Cerebral aneurysm surgery - Further information
Overview of brain aneurysm surgery
Brain aneurysm repair is a surgical procedure used to treat a bulging blood vessel in the brain, which may burst open (rupture). An aneurysm occurs when a blood vessel wall becomes thin and then bulges outwards. Aneurysms often occur without symptoms and thus tend to remain undiscovered until they rupture. Unless treated, an aneurysm could lead to a stroke or brain damage. Once an unruptured aneurysm is detected, your doctor will usually wish to repair it without delay.
Who offers brain aneurysm surgery?
Neurosurgery is commonly offered by specialist private health clinics, which are in some cases managed by universities, insurers, mutual societies or religious institutions. In addition, there are state-run hospitals (such as the UK’s NHS), which also employ skilled neurological teams who specialise in various kinds of brain surgery.
What does brain aneurysm surgery help with?
Brain aneurysm surgery is designed to remove the risk of a rupture (burst), which might otherwise cause:
- a subarachnoid haemorrhage (a bleed into the area surrounding the brain)
- a haematoma (a bleed within the brain, which then forms a solid swelling of clotted blood)
When is brain aneurysm surgery used?
Brain aneurysm surgery is used when a brain aneurysm has ruptured, or where your doctor considers there is a risk it may do so. There are two methods of performing this surgical intervention:
Neurosurgical clipping is performed under anaesthetic. The procedure involves making an incision in your scalp (or sometimes on your forehead just above your eyebrow) and then removing a flap of bone to gain access to your brain.
Once the aneurysm is identified, the neurosurgeon will clamp it shut with a very small metal clip that will remain permanently in position. Once the procedure is finished, the bone will be replaced so the incision can be stitched together.
The blood vessel lining will then heal and seal off the aneurysm, which will then be unable to grow or rupture in the future. In more complex instances, a bypass procedure is used to divert the blood flow around the clamped aneurysm.
Endovascular coiling is also mostly performed under anaesthetic. During this less-invasive procedure, a thin catheter tube is placed in an artery within your groin or your leg. The catheter is then carefully guided through your body’s vascular system (blood vessels) until it reaches the site of the aneurysm.
Very small coils of platinum are then passed through the catheter and into the aneurysm. When the aneurysm has been filled with these coils, no further blood can enter. As a result, the aneurysm is sealed off from its main artery blood supply, which prevents any further growth or risk of rupture.
What are the risks of brain aneurysm surgery?
As with any surgical procedure, brain aneurysm repair carries certain risks, which include:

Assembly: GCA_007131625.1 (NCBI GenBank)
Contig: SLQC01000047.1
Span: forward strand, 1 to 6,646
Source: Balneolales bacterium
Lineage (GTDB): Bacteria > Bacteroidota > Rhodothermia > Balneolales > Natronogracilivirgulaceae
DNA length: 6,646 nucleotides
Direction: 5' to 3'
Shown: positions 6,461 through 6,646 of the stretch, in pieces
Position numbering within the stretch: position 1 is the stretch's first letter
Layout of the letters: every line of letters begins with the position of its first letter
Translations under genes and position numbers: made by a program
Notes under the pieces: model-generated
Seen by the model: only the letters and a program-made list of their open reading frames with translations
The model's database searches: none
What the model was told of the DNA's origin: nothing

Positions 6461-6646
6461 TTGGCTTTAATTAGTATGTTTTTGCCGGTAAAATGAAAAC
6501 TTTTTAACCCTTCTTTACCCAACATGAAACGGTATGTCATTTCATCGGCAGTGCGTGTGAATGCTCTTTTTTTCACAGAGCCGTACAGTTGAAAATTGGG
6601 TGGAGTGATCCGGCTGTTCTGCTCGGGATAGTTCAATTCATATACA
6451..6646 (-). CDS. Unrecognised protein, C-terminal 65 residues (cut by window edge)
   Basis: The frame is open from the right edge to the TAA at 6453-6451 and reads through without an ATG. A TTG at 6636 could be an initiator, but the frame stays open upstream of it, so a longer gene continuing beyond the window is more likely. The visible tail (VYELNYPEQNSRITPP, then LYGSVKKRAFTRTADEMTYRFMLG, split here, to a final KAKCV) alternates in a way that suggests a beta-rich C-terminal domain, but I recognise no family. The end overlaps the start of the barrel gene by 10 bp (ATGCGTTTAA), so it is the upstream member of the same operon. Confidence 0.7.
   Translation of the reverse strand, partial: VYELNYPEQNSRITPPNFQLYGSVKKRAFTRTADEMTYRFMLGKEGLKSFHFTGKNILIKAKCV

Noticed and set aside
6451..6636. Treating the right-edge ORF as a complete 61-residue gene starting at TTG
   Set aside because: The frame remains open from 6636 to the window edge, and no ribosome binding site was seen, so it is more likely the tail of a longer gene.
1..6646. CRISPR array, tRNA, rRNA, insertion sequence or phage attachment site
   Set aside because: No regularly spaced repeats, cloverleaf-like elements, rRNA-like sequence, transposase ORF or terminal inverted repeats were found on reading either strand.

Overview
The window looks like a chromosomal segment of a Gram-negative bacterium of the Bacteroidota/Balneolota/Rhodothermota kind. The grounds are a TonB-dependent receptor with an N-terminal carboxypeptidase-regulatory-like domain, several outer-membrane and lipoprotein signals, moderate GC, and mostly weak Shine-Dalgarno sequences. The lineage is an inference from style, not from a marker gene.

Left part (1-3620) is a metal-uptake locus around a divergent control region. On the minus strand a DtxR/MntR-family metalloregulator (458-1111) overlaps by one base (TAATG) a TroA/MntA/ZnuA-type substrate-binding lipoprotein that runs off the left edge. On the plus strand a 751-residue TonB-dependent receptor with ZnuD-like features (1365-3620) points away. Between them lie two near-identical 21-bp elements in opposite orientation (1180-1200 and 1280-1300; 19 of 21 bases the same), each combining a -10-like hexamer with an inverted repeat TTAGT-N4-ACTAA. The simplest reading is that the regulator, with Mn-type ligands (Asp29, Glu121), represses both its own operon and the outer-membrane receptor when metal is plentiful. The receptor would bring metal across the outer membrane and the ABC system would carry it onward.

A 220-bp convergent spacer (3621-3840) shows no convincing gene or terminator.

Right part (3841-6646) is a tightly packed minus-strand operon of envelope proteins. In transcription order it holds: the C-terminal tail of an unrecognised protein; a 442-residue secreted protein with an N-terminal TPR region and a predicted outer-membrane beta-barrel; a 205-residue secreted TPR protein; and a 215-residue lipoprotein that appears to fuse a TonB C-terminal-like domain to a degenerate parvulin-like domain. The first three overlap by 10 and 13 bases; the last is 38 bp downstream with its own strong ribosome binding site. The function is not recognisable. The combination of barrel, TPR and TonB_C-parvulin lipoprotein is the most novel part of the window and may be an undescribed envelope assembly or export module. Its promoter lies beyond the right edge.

- blood clotting or bleeds in or around the brain
- swelling of the brain
- brain infection, or infection of areas surrounding the brain, such as the skull or scalp
A surgical intervention involving any individual region of the brain may result in difficulties with speech, memory, vision, balance, coordination, muscle weakness and other functionality. Such problems could be slight or severe, and may be temporary or may perhaps prove to be longer lasting.
Symptoms of neurological problems involving the brain and nervous system may include:
- behaviour changes because of neurological damage
- loss of coordination and/or sense of balance
- difficulty responding to things happening around you
- speech problems
- vision problems (ranging from problems with peripheral [side] vision to blindness)
In the majority of instances, the risk of opting not to have a brain aneurysm repair is far greater than any of the risks associated with the procedure.
Are there alternatives to brain aneurysm surgery?
While your brain aneurysm is unruptured and if your risk is therefore considered low, your doctor may recommend an ‘active surveillance’ approach, coupled with other lifestyle measures in order to properly assess your condition and thus predict any likely developments.
If applicable, this would mean recommending you give up smoking, and would include the introduction of a diet and exercise strategy to optimise your general health. These measures would include checking your blood pressure and perhaps prescribing anti-hypertension medication if your levels were considered abnormally high.
In addition, your doctor would arrange for regular brain imaging to check on the size and rate of growth of your brain aneurysm. This would involve brain scans using magnetic resonance imaging (MRI) or computer tomography (CT) techniques or perhaps angiography (creating a detailed image of your blood vessels).